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    What did you feed your mandarins? Live baby brine is a good food. There are not enough pods in a 30 gallon to feed one mandarin. They will deplete the population in a quick manner. A Tomini would need a good amount of algae and mysis and other foods and 30 gallon is really on the too small size.
     
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  5. Myk

    Myk Aquatic Creations www.ReefDelivery.com Platinum Sponsor

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    Agreed. Need a little more info. to go on.

    Have you checked for electricity leaks in the system? Old heater, bad pumps, etc?
     
  6. AmandaRaeJean

    AmandaRaeJean Member

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    I jumped the gun I guess, he was resting on the bottom, went to get him out, gave him 5 minutes to change his mind about dying. He is alive, but looks miserable. There is a grounding probe in back, and the heater and pump are brand new from Living Reef out of Orlando. That is also where we got the fish. We have bought plenty from them all healthy. No bullying from the clown whatsoever. The coral banded shrimp never touched him. I havent added anything new in 1 month except for him. As far as feeding, after he finished off the algae in tank, I tried veggie clips, pellets, flakes, frozen mysis, doesn't seem to be interested in anything. Feeding of the Mandarin (s) , I had a rotating supply of pods that I was adding. We were growing pods in a other tank to supply. Can he be saved?[​IMG]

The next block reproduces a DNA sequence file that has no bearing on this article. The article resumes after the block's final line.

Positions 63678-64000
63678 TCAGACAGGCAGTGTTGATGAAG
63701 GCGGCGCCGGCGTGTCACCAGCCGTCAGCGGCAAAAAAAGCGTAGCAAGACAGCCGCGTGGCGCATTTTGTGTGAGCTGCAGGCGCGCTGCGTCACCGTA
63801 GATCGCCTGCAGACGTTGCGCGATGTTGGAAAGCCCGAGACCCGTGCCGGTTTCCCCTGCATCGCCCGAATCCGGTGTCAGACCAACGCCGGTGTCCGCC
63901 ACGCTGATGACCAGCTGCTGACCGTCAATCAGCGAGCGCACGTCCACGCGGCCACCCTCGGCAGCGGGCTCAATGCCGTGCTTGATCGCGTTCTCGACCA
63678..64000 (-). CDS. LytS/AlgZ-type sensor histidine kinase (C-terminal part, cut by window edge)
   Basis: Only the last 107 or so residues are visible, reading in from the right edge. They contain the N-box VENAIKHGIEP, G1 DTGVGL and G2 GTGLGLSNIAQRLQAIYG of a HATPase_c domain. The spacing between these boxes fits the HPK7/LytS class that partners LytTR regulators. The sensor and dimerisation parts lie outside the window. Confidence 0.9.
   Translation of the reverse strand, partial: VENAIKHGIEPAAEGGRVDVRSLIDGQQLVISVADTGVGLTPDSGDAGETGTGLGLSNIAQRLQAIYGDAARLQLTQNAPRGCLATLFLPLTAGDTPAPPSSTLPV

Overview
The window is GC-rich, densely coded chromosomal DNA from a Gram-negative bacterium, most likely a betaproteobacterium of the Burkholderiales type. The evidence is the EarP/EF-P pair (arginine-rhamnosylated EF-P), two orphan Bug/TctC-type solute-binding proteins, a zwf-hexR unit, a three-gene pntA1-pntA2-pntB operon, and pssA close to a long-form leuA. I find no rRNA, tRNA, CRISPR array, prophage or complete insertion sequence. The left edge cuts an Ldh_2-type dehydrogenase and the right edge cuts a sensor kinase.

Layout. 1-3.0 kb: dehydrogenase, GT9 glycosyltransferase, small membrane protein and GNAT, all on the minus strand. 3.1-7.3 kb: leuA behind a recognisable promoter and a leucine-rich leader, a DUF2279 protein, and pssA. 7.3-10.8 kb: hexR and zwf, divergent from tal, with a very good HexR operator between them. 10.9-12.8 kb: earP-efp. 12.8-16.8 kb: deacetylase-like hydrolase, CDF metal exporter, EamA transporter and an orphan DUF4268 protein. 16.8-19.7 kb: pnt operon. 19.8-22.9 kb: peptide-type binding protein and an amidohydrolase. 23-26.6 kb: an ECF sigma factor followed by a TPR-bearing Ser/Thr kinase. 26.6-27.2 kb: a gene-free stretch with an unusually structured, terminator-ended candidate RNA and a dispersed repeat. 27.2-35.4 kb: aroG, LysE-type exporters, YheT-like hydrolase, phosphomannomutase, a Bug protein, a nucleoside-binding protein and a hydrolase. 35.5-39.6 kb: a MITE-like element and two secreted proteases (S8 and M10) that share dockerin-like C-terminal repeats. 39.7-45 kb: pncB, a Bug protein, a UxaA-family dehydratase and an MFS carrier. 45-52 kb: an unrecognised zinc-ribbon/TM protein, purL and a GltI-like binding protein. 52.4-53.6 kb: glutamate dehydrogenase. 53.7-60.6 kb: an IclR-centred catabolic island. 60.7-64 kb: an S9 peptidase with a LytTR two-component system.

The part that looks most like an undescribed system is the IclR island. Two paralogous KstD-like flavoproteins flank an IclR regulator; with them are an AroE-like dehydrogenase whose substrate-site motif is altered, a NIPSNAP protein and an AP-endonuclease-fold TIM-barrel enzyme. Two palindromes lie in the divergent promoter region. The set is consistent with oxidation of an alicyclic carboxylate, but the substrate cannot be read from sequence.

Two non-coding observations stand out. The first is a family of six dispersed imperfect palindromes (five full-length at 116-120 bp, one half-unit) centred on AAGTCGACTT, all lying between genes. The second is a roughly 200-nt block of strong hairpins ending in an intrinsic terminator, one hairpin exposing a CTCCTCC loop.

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  7. Sycoticrealm

    Sycoticrealm Active Member

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    Keep Nori Strips in the tank at all times. Let it eat all day everyday for a whole month.